Diet & Nutrition
Calorie Counting and Your Brain
We’ve all seen those little booklets that tell you how many calories are in different kinds of food. As it turns out, you might not need one; researchers say the brain has its own kind of calorie counter.
The findings, by researchers from the Montreal Neurological Institute and Hospital, were published in Psychological Science, a journal of the Association for Psychological Science.
Study author Alain Dagher, a neurologist at the institute, said the research was aimed at finding out “how people’s awareness of caloric content influenced the brain areas known to be implicated in evaluating food options. We found that brain activity tracked the true caloric content of foods.”
In the study, 29 participants looked at pictures of 50 familiar foods. They were asked to rate, on a scale from 1 to 20, how much they liked each food and to estimate the calorie content. Although the subjects didn’t do well at accurately estimated calorie counts, in a simulated “food auction” they bid high for high-calorie foods.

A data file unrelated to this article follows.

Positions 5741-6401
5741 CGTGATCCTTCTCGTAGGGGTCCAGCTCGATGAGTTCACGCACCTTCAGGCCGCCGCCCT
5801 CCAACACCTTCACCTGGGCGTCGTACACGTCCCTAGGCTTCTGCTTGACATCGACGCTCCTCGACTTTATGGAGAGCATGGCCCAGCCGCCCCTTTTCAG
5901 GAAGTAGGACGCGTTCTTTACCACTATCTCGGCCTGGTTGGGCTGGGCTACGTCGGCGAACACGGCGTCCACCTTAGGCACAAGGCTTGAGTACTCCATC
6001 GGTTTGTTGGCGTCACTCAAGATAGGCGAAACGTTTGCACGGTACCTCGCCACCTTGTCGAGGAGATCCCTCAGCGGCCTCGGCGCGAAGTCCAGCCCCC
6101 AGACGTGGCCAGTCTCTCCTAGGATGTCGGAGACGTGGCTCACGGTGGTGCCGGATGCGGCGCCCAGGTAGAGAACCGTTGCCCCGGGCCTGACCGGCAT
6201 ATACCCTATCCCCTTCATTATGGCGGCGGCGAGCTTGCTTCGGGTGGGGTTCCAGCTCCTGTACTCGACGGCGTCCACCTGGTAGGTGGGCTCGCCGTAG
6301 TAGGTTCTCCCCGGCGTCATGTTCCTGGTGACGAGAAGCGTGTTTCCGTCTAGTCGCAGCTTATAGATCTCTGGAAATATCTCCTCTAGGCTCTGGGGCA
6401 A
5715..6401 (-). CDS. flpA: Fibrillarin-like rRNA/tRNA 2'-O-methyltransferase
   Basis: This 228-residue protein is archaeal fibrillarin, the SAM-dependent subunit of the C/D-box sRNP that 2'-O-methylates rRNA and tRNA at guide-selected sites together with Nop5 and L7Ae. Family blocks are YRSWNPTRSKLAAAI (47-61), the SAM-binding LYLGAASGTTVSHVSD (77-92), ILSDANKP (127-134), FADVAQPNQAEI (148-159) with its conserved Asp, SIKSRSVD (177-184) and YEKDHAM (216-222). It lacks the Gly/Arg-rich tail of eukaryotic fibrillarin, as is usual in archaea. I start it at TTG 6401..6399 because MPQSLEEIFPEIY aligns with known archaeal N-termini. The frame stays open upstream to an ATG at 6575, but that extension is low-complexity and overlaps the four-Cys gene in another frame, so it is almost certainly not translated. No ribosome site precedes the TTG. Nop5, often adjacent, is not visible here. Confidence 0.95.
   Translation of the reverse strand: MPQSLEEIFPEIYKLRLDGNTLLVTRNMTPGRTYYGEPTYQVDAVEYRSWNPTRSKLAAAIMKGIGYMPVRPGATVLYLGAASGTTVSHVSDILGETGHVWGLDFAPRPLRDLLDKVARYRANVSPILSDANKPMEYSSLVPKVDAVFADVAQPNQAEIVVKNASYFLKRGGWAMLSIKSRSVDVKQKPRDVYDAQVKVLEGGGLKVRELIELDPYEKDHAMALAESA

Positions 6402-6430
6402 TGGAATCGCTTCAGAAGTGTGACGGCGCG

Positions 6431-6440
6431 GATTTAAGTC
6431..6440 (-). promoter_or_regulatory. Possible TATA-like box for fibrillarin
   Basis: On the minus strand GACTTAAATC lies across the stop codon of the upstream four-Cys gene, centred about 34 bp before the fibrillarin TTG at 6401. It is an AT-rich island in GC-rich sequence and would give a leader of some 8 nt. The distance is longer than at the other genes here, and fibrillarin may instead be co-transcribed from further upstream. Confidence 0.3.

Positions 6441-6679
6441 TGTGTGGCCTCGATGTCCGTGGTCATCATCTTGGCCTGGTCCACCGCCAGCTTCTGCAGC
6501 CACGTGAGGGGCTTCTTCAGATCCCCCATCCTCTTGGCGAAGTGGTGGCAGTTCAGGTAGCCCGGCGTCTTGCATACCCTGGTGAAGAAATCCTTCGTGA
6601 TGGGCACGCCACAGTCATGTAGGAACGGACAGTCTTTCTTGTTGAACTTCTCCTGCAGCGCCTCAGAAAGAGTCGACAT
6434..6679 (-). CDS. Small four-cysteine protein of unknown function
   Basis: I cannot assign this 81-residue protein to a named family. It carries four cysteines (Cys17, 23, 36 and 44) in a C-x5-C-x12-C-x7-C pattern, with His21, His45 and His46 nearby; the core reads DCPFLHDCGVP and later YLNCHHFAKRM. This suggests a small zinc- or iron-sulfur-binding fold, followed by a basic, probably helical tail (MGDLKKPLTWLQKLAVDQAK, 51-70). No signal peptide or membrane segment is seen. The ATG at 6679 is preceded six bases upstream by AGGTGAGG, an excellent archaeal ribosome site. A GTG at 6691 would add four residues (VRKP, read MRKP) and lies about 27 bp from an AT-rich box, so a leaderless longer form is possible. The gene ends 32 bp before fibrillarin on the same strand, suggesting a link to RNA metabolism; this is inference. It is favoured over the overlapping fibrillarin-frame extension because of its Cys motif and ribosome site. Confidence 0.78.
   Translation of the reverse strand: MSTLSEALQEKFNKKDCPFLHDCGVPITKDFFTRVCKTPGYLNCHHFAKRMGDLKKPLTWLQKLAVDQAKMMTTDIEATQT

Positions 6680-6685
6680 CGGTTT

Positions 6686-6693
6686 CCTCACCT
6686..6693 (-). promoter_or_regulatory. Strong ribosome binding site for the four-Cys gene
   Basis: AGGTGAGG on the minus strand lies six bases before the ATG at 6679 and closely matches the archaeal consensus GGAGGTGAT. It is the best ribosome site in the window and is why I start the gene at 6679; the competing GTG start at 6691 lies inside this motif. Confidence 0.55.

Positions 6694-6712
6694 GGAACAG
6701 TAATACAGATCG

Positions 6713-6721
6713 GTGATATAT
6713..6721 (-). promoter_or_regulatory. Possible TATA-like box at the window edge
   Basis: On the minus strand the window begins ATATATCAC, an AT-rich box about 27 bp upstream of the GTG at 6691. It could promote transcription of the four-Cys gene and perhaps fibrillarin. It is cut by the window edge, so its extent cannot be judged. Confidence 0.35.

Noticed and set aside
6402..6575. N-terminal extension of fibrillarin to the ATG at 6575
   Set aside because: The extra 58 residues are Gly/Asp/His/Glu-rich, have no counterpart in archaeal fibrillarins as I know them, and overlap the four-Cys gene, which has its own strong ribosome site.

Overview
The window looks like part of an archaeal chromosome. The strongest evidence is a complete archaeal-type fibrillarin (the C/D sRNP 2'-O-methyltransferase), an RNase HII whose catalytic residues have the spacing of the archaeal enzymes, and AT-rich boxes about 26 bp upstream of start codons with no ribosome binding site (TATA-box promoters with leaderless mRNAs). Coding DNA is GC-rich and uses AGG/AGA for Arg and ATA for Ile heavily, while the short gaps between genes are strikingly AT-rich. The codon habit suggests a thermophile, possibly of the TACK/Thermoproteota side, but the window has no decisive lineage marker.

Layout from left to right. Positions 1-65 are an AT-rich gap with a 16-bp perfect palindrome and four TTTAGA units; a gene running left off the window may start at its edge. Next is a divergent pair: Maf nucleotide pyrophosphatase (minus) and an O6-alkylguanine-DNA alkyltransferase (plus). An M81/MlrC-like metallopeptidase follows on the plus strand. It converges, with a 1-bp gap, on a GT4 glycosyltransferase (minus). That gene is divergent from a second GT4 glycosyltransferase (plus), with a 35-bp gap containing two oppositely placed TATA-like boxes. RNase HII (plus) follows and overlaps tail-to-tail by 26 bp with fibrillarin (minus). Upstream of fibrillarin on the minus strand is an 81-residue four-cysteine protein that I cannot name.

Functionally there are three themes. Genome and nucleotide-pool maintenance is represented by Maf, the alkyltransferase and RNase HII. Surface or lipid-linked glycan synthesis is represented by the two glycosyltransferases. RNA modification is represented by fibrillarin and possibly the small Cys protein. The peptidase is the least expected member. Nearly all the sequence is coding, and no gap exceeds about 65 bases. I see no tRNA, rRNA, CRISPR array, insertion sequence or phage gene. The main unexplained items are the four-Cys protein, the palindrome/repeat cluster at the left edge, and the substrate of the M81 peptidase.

When investigators looked at brain scans taken as participants looked at the food images, they found that activity in the ventromedial prefrontal cortex, an area known to predict immediate consumption, was linked with the foods’ true caloric content.
And participants’ ratings of how much they liked a food were linked to activity in the insula, an area of the brain that has been linked to processing the sensory properties of food.
Understanding the reasons for people’s food choices , Dagher said, could help control obesity, which has been linked to heart disease, diabetes and hypertension.
According to Dagher, understanding the reasons for people’s food choices could help to control the factors that lead to obesity, a condition that is linked to many health problems, including high blood pressure, heart disease, and Type 2 diabetes.